The world of VR is interesting enough when you’re spinning in your work chair, but in the world of an upside-down rollercoaster? Prepare for the next generation of thrill rides.
Imagine being immersed in a world unlike your own, and having your body respond physically to what you see, such as being turned from side to side as you fly through a sprawling metropolis alongside Superman.
It might sound like some sort of fiction or even something you dream, but Samsung is teaming up with at least one theme park to pull this sort of thing off, building a world inside of a Gear VR application that talks to the rollercoaster, adding to the thrill ride.
The theme part is Six Flags, which in America is a relatively large and varied set of amusement parks found around the country. There are 19 Six Flags locations around the US, and each provides rides of all sorts, amenities, and even a few rollercoasters.
In fact, rollercoasters are often a big deal at a Six Flags park, and the original in Texas (where this journalist used to live near) even featured an upside-down rollercoaster without the modern safety connections that most coasters have.
These days, rollercoasters are often about high speeds and inversion turns, but Samsung is this year teaming up with Six Flags for something a little different: virtual reality roller coasters.
Not quite what it sounds, Samsung’s partnership will bring Gear VR units to nine Six Flags rollercoasters in the US, immersing people in a digital and animated world while their body feels the speed of the rollercoaster, as well as the twists, the turns, the loops, and the drops.
“This remarkable technology is a definite game-changer for theme park rides and represents everything our brand stands for: delivering the most thrilling and innovative rides and attractions in the world,” said John Duffey, CEO of Six Flags.
“With the addition of these virtual reality coasters, Six Flags will be introducing more than double the number of new coasters and rides than we did in 2015, and more than any year in the last decade. Innovation is part of our DNA, and news in every park every year is driving higher guest satisfaction and building strong momentum for our company.”
From what we understand, riders will not be required to have their own headset, with the Six Flags parks supplying the units free. You won’t also be required to use the headset if you don’t want to, though, as virtual reality coasters still take place on a real physical rollercoaster, so if you don’t want to endure a virtual world while you’re riding, you won’t have to.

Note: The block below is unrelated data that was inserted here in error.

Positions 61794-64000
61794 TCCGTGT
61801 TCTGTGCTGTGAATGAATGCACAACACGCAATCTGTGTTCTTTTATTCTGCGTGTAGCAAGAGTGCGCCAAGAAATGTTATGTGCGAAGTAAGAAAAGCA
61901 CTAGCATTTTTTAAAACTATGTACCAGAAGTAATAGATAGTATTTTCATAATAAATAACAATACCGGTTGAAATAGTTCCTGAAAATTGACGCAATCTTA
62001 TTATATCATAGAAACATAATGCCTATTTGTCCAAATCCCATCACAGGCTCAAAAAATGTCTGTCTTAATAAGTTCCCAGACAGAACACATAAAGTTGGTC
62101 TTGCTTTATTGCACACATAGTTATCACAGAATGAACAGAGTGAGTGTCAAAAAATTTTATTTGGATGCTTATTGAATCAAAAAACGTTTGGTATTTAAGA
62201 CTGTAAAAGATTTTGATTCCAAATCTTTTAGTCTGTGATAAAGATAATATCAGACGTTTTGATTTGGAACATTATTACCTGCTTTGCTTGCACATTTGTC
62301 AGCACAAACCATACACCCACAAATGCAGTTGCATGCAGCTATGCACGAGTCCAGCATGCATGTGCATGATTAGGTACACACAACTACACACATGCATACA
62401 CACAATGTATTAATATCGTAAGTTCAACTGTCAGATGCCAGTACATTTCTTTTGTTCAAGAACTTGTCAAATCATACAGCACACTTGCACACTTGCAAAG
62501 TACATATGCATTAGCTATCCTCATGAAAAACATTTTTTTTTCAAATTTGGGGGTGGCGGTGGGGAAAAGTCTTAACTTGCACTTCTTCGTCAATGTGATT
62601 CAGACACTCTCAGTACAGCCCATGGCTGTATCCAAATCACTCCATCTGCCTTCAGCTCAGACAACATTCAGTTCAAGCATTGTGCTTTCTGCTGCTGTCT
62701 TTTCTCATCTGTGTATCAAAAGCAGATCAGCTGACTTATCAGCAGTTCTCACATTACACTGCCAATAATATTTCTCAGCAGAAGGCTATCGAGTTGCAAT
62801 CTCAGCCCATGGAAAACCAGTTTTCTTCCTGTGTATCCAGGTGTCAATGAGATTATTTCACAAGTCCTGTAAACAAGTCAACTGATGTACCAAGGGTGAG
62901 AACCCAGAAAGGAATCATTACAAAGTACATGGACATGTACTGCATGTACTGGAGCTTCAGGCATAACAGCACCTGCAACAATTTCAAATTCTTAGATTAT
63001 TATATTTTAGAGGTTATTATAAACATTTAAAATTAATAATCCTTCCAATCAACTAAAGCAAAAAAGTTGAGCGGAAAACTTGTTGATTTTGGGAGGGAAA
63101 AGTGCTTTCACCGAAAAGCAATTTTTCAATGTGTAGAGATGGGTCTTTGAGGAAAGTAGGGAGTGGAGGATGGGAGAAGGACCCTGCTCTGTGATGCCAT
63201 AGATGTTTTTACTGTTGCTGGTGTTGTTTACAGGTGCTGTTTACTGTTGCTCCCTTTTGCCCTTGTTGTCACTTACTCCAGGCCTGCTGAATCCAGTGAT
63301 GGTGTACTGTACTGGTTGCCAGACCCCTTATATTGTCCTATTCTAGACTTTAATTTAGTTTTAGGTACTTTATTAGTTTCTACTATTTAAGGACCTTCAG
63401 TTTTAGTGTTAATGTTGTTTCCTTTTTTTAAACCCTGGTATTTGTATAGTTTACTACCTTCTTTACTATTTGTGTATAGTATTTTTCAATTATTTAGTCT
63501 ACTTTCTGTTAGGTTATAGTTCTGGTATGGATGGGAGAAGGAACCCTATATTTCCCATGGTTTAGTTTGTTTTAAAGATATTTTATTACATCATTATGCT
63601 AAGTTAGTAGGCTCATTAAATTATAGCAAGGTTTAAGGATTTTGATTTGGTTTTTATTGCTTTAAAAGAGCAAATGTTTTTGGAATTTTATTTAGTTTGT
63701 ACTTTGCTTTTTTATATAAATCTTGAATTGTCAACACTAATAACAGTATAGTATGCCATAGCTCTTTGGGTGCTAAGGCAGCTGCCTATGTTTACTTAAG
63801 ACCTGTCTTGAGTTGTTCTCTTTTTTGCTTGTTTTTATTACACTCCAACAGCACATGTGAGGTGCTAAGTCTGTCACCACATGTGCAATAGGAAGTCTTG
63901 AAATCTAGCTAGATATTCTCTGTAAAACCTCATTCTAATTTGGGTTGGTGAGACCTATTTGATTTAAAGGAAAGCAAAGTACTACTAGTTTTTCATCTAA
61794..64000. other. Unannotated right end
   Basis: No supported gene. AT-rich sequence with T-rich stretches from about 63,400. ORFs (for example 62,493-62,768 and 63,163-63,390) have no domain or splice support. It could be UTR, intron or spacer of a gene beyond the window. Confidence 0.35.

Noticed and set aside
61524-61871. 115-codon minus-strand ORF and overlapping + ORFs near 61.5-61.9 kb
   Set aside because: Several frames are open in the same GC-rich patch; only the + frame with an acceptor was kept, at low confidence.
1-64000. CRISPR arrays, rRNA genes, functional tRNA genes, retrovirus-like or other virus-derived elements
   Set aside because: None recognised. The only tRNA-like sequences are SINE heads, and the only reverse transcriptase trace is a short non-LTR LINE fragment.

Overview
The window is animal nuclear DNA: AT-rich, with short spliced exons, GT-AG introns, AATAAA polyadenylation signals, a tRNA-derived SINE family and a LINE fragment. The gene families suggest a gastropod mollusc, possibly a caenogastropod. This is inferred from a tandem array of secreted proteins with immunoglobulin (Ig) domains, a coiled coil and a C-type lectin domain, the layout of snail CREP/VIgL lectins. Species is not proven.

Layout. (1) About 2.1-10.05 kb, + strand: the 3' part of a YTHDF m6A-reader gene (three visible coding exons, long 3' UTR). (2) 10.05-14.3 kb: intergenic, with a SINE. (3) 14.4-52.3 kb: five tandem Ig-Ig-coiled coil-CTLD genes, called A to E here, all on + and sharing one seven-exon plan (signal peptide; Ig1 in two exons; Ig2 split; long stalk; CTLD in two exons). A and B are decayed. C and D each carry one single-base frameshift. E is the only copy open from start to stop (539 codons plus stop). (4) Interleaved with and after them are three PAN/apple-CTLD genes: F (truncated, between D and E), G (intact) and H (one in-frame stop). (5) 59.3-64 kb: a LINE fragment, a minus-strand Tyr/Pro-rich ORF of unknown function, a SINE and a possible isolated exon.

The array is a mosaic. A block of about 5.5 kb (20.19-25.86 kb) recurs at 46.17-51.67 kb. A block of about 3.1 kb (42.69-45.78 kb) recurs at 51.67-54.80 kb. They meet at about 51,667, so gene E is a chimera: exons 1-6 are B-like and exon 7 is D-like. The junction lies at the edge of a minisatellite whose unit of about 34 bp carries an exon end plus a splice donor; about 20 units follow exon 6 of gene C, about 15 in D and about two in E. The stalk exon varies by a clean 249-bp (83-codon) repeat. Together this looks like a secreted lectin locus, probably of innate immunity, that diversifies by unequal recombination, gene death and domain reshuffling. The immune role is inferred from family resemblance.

If you choose to, however, the VR headset will be sanitised with anti-bacterial wipes before given to you, and then placed over your head and strapped on using the three straps the Gear VR normally has. This happens before you board, and when you’re good to go, you get on the rollercoaster and pull the Gear VR over your eyes.
Six Flags says the video stays in sync with the motion, so you should experience “the identical motion of the coaster”, which could result in less motion sickness due to the disconnect between physical motion and stereo imagery, though we’d suggest this is more for people who don’t suffer from motion sickness in any way, since you won’t be able to remove the headset mid-rollercoaster-ride due to how dangerous it would be if the thing suddenly flew off and hit someone.
As for where you’ll be able to experience a virtual rollercoaster, Samsung and Six Flags are gradually rolling this out over the next month, setting up an alien invasion VR coaster at six individual Six Flags parks across North America (Arlington, TX; Atlanta, GA; Los Angeles, CA; St. Louis (Eureka), MO; New York (Lake George), NY; Montreal, Canada;), while a Superman version of the VR coaster will be set up at three other parks (San Antonio, TX; Agawam, MA; Upper Marlboro, MD;).
That’s no good for Australians, unfortunately, unless you happen to be taking a trip to America any time soon.
We’ve checked with Samsung’s local people on the matter and it doesn’t appear that anything is on the horizon at this time, but given that we still have both Dreamworld and Warner Bros Movie World, we suppose anything is possible.